Subjects include nutrition, common discomforts, body changes, medication, stress management, breastfeeding, birth control, oral hygiene, parental roles, labor, delivery and whatever else comes up, including “old wives’ tales.”

“Even if she’s an introvert, she can get something,” Gervais says. “In one-on-one, it's so quick. She may want to share but could be rushed out. More care is provided in the group.”

The program even assesses the expecting mom’s mental health to determine if she’s experiencing any mood disorders. And, because physical activity is encouraged, participants are introduced to “Dancing for Birth.”

“Dancing for Birth” teaches movement inspired by belly, African, Latin and Caribbean dance. It helps women become stronger, more agile, and more at ease with their bodies. It also, both mentally and physically, prepares them to embrace their unique birth experience and provides healthy exercise for the mother during pregnancy and optimal positioning for the baby.

“We teach them a little bit, and they teach us as a staff, too,” Gervais says.

Additionally, for the first six weeks postpartum, the CenteringPregnancy staff reaches out to the new moms to see how they are doing, while registered nurse Santianna Huggins and a physician focus on pediatric care and parenting for up to 18 months.

Less than a year ago, the CenteringPregnancy team partnered with The Centers for Families and Children, which provides home visits to make sure the mother has the tangible things she needs in addition to adequate support and care, even stressing the importance of keeping up with their appointments, whether they are in CenteringPregnancy or not.  

If the mother has other children in the home, this provider makes sure she is linked to the Head Start programs at the Council for Economic Opportunities and elsewhere. They will also link her with the Ohio Department of Health’s Help Me Grow program.

“It bridges the gap between birth and developmental stages,” Gervais says. “It’s another piece to help with reducing toxic stress.”

The CenteringPregnancy program works closely with the Cleveland nonprofit Birthing Beautiful Communities as well.

Some women prefer privacy, so it depends on the patient when determining if the CenteringPregnancy model is best, says Amy Rogers, a certified nurse midwife.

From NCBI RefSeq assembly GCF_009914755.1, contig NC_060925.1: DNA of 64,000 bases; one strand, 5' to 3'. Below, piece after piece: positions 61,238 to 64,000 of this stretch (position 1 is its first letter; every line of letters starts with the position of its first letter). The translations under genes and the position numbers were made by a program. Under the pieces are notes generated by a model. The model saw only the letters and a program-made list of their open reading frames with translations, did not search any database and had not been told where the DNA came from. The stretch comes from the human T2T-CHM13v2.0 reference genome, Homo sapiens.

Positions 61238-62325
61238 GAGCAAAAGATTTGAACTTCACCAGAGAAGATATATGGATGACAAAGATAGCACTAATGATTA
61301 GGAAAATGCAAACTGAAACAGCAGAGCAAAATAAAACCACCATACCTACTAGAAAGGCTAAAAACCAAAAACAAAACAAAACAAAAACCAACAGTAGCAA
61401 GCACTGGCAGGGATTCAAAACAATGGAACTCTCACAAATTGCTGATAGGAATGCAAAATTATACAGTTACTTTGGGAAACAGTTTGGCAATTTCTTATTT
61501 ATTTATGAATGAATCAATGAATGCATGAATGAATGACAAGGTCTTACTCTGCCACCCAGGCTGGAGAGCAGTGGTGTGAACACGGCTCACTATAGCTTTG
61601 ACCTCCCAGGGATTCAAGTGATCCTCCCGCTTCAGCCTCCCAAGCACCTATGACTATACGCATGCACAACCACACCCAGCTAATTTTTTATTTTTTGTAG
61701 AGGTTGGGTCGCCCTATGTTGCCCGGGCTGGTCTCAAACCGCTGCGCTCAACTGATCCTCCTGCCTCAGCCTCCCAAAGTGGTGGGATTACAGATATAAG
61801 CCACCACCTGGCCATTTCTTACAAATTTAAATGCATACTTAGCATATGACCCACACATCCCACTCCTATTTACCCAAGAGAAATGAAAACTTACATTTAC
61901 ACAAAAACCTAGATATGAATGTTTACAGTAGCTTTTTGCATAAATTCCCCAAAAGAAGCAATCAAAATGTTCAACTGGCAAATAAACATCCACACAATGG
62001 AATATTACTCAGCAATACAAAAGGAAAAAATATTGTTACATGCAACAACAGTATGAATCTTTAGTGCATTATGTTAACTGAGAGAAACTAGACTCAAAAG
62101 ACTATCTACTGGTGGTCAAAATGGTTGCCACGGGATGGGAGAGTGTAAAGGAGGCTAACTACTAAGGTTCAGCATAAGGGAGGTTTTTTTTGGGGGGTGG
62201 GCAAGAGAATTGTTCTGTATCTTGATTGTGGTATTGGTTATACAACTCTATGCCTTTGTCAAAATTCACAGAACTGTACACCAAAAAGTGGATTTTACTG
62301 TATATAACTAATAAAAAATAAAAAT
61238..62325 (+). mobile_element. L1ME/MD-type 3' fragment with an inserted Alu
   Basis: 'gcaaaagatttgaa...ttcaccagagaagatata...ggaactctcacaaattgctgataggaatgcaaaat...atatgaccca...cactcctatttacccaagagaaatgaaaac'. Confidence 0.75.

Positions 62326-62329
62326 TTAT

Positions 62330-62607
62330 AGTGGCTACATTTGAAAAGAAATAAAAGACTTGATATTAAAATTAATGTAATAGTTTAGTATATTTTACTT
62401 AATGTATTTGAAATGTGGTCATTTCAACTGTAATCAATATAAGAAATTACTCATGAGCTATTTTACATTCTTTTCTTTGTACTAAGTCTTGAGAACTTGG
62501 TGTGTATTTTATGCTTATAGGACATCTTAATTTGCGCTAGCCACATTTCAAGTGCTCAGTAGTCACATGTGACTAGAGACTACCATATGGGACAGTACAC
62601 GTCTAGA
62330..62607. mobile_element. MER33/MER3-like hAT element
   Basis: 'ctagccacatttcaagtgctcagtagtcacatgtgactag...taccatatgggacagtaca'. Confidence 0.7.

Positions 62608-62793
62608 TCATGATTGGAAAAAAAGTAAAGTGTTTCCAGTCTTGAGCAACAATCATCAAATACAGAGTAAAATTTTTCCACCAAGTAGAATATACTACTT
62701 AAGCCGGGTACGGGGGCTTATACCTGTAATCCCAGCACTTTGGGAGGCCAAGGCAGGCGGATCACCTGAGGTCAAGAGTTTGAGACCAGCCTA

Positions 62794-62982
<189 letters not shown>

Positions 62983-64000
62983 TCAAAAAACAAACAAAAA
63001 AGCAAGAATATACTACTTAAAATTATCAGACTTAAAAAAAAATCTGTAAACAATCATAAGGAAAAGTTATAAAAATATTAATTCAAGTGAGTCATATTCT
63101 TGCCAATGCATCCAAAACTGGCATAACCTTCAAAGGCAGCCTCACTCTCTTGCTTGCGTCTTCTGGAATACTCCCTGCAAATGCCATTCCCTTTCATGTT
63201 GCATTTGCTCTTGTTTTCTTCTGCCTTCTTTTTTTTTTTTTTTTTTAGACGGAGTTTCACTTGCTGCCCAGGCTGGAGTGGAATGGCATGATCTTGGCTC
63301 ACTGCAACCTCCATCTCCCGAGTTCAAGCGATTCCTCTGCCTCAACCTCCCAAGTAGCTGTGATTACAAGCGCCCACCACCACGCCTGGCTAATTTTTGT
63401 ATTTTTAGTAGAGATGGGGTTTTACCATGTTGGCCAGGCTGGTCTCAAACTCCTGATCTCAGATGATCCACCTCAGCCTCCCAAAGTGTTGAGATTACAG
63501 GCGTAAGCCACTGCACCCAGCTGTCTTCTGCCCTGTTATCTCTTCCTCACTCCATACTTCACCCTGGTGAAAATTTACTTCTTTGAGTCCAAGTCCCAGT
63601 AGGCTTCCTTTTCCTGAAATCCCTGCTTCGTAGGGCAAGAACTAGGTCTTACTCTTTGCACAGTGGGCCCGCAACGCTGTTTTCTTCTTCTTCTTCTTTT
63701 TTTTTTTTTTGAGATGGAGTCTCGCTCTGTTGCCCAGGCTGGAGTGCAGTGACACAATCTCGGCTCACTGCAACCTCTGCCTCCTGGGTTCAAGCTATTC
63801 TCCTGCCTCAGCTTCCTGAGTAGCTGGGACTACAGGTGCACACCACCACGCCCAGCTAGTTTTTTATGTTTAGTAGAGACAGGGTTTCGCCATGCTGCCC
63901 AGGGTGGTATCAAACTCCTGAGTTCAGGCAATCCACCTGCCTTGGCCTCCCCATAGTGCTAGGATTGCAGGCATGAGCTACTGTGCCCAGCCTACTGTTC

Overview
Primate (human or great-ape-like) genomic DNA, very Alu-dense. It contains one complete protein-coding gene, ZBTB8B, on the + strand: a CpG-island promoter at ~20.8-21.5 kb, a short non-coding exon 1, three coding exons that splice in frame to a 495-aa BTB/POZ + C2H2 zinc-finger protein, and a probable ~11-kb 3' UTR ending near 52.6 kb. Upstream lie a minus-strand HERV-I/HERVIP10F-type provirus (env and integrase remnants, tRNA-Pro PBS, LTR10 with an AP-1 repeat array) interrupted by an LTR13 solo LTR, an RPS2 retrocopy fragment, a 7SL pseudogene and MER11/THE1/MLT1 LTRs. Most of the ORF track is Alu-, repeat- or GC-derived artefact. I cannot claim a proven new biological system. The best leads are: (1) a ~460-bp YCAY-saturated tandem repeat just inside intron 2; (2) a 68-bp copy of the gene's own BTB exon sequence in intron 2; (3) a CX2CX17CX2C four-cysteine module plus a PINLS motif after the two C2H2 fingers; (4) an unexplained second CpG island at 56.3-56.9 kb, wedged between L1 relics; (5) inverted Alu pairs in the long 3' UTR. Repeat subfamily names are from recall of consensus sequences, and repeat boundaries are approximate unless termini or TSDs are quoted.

“I enjoy it more. It’s fun and interactive,” she says. “I love to hear the “old wives’ tales.”

In labor and delivery, Rogers says, the nurses can tell a CenteringPregnancy patient a mile away.

Does CenteringPregnancy help reduce infant mortality?

They still are trying to come up with a better system for tracking rates of infant mortality, Gervais says, but have unofficially found decreases in women who participate in their program.

Last year, the goal was to see 500 patients, she says. They saw 478 and lost four babies. “That’s just the ones we know of, the ones that report back to us. We did have a long stretch of time with no [known] losses. It’s been a few years. The numbers are always low.”  

“There’s good evidence it lowers the rates of preterm delivery,” Rogers says.

“Patients feel more comfortable asking questions, and they learn how to better advocate for themselves and their children,” she says. “Information is key. [CenteringPregnancy] allows a lot more information to be transferred. And it’s tailored to their needs. We’re able to cover a lot more stuff, a variety, and what’s important to the group at that time.”

It’s great for first-time moms, who can benefit from mothers of multiple births, Rogers says. “A lot of women are not so sure if it is for them. We ask them to try it once, and if they don’t like it, they don’t have to come back. A lot who think they won’t like it come and end up staying.”

Carmeshia Cody, 36, is expecting her first child. She suffered from fertility issues and received help conceiving. “I came to learn more about everything I could experience before and after she gets her,” said Cody, who is 31 weeks.

She started attending the CenteringPregnancy sessions at UH in December 2019. “It’s a good experience. I get to be around other women close to my due date and learn different things.”

She’s learned about birth control and breastfeeding, something she plans to do.

“Any woman going through pregnancy and is offered ‘Centering’ should give it a try. You might enjoy it and learn a lot of things,” she said.  

This story is part of a reporting collaborative called Beauty for Ashes, funded through an Informed Communities grant from the Cleveland Foundation, Akron Community Foundation, Knight Foundation and The Center for Community Solutions.

Rhonda Crowder
Rhonda Crowder

About the Author: Rhonda Crowder

Rhonda Crowder worked as a general assignment reporter for the Call and Post Newspaper for 11 years and has served as associate publisher of "Who's Who in Black Cleveland" since 2013. She currently runs a creative services agency, is VP of print for the Greater Cleveland Association of Black Journalists, and coordinates Hough Reads literacy initiative. Her debut novel is titled "Riddles."